Donald Trump has argued that he is entitled to continue receiving income from foreign governments by noting that Barack Obama was allowed to sell copies of his books to overseas universities.
â€œMany foreign public universities have President Obamaâ€™s books in their library collection,â€ attorneys for Trump said in a court filing, citing the catalogs of state-run universities in Canada, China and Australia.
The comparison was drawn in an extraordinary motion filed in New York late on Friday by US justice department lawyers. They asked a federal judge to dismiss a lawsuit brought against Trump by ethics campaigners, arguing that it would have â€œabsurd consequencesâ€ such as blocking some sales of books such as Obamaâ€™s.
Citizens for Responsibility and Ethics in Washington (Crew) alleged in the lawsuit that by retaining ownership of his business and property empire, Trump is violating a clause in the US constitution that bars US officials from receiving â€œemolumentsâ€ from other governments.
Trump has claimed that he will hand any profits from foreign officials to the US treasury. In their 70-page filing on Friday, the justice department attorneys argued that the presidentâ€™s arrangements were in keeping with precedents dating back to the countryâ€™s founding fathers.
â€œThomas Jefferson, while president, had received horses as presents from a foreign government, which he then sold, depositing the money into the Treasury,â€ the filing said.
The motion also cited exports to Britain of tobacco from Thomas Jeffersonâ€™s Monticello and flour from George Washingtonâ€™s Mount Vernon, along with the products of plantations owned by James Madison and James Monroe. But it did not specify whether these sales were to governments or private buyers.
Obama is the author of three bestselling books, from which he is estimated to have made about $15m.
Crewâ€™s lawsuit argues that Trump is breaching the emoluments clause by collecting revenues such as rent from the governments of Afghanistan, China, India, Qatar, Saudi Arabia and the United Arab Emirates for units in the presidentâ€™s Trump Tower and Trump World Tower properties in New York City.
After being elected, Trump rejected urgings from ethics experts to avoid conflicts of interests by selling his business holdings and placing his wealth into a blind trust. He passed day-to-day running of the Trump Organization to his two sons, a measure that was widely condemned as insufficient.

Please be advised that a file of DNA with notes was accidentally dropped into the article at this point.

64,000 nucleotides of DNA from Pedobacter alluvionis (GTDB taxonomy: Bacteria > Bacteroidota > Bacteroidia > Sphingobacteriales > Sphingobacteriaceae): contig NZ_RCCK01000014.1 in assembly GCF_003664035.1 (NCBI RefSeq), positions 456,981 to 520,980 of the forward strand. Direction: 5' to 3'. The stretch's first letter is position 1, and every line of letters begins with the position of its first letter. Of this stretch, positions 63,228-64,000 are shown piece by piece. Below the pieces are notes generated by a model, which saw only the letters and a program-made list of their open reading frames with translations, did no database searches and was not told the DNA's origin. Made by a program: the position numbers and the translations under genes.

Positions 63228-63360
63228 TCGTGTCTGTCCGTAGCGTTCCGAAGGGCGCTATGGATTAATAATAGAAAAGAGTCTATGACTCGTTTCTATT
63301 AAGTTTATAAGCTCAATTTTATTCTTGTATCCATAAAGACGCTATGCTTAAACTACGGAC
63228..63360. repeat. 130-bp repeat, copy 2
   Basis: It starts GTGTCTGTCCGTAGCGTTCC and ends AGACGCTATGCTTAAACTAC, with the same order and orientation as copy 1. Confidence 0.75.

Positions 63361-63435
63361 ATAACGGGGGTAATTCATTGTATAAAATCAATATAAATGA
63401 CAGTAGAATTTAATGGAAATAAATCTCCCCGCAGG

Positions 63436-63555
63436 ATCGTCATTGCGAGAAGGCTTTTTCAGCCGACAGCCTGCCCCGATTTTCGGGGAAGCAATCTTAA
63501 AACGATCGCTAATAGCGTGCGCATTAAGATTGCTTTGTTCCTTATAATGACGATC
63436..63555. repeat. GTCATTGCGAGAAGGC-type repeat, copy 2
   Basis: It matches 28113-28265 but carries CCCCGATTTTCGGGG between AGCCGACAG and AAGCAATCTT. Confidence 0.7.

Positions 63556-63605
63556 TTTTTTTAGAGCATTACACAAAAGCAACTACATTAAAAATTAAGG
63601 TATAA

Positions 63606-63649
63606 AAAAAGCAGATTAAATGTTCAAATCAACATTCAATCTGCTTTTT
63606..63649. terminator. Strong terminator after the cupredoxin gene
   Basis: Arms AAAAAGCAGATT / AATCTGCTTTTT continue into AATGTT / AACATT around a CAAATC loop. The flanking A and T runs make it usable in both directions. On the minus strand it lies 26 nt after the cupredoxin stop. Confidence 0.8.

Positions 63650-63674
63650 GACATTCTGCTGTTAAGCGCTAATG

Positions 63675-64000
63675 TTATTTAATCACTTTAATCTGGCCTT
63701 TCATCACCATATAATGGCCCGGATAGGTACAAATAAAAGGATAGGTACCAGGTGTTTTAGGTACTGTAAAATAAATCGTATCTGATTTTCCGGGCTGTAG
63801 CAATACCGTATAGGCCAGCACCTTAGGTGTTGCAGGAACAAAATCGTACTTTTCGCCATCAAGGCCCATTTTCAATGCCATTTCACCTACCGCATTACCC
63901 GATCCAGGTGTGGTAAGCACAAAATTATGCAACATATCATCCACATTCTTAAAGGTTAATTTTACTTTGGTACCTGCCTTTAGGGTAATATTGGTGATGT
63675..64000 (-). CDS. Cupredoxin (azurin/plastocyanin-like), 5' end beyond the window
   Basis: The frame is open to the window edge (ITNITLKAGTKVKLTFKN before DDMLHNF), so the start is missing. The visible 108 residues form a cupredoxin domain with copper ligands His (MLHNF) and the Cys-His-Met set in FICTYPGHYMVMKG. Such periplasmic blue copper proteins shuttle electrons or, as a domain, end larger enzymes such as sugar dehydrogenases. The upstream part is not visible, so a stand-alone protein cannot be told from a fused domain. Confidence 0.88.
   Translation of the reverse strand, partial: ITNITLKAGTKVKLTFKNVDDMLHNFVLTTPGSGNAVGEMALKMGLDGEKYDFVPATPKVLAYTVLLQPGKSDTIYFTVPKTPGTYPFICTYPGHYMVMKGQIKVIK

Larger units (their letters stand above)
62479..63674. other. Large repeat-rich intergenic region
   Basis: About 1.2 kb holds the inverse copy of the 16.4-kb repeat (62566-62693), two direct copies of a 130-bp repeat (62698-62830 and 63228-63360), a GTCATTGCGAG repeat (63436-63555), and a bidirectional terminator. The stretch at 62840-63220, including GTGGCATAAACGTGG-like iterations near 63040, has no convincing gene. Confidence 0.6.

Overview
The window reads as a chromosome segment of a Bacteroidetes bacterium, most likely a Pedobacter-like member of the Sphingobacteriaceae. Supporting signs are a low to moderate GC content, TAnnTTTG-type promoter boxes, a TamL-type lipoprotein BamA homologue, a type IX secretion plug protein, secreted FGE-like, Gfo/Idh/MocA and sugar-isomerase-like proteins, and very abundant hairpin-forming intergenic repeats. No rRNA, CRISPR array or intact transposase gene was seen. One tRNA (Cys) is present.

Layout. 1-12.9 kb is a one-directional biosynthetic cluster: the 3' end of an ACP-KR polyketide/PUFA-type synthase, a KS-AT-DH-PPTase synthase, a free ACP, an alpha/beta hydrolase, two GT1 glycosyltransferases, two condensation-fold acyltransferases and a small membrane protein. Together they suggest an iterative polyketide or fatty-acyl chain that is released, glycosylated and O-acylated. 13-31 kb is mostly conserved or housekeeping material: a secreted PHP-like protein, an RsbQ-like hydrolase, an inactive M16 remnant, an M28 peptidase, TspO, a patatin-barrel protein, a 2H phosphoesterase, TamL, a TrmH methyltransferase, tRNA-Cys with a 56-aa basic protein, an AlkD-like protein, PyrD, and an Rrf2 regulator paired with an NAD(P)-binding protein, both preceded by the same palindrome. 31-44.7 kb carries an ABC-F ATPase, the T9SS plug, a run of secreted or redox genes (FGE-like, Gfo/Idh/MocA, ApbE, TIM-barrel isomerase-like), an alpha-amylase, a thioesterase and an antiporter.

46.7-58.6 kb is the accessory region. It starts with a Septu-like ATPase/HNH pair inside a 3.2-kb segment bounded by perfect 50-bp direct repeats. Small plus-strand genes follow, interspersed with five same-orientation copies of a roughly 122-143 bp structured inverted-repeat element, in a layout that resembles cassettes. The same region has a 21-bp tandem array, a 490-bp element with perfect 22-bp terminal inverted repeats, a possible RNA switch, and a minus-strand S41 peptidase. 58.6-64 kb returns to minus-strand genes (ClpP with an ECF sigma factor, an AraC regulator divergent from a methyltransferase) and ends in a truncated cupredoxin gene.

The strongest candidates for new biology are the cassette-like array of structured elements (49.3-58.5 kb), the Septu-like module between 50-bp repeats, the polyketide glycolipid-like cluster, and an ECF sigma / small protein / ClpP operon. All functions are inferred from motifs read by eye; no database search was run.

Payments to Trump hotels and restaurants from foreign officials, trademarks granted to Trump brands by China, and royalties from foreign state broadcasters also amount to breaches of the clause, according to Crew, whose lawsuit is joined by businesses who claim to be Trumpâ€™s competitors.
The lawsuit alleges that Trumpâ€™s arrangements present a â€œgrave threat to the United States and its citizensâ€, by â€œcreating countless conflicts of interest, as well as unprecedented influence by foreign governments.â€
Through the justice department attorneys, Trump argued that the original constitutional ban against â€œemolumentsâ€ was intended to prevent direct rewards for actions taken in government by US officials, rather than payments for transactions involving outside business interests.
The constitutionâ€™s framers, they argued, specifically had in mind some gold and diamond-encrusted snuff boxes featuring images of Louis XVI that were given by France to American diplomats including Benjamin Franklin for successfully negotiating the Franco-American alliance treaty of 1778.
The justice department attorneys also argued that Crew and its allies did not have grounds to sue Trump because they had not shown that they had directly been harmed by the Trump business arrangements, and that a president may not be sued in his official capacity â€“ a contested notion.
Members of the House oversight committee are continuing to seek detailed information on Trumpâ€™s plan to pass profits from foreign officials to the US treasury.
Elijah Cummings of Maryland, the committeeâ€™s senior Democrat, last month lambasted Trumpâ€™s company for responding to a request for documents by sending a glossy pamphlet that said the company was not prepared to make efforts to check whether customers worked for overseas states.